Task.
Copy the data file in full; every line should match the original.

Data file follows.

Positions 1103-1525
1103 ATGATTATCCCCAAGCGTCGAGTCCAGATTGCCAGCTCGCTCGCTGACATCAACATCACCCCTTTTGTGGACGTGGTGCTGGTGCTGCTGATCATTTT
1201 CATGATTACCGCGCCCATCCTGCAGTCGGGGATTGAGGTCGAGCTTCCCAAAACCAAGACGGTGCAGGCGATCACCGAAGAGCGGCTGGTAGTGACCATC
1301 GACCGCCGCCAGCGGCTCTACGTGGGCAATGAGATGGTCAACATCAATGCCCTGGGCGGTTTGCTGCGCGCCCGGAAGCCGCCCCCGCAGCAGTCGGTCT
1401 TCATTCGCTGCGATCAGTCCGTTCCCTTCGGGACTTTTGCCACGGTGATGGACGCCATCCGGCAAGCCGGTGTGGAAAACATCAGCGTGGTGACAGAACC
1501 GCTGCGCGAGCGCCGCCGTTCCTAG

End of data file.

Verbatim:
Positions 1103-1525
1103 ATGATTATCCCCAAGCGTCGAGTCCAGATTGCCAGCTCGCTCGCTGACATCAACATCACCCCTTTTGTGGACGTGGTGCTGGTGCTGCTGATCATTTT
1201 CATGATTACCGCGCCCATCCTGCAGTCGGGGATTGAGGTCGAGCTTCCCAAAACCAAGACGGTGCAGGCGATCACCGAAGAGCGGCTGGTAGTGACCATC
1301 GACCGCCGCCAGCGGCTCTACGTGGGCAATGAGATGGTCAACATCAATGCCCTGGGCGGTTTGCTGCGCGCCCGGAAGCCGCCCCCGCAGCAGTCGGTCT
1401 TCATTCGCTGCGATCAGTCCGTTCCCTTCGGGACTTTTGCCACGGTGATGGACGCCATCCGGCAAGCCGGTGTGGAAAACATCAGCGTGGTGACAGAACC
1501 GCTGCGCGAGCGCCGCCGTTCCTAG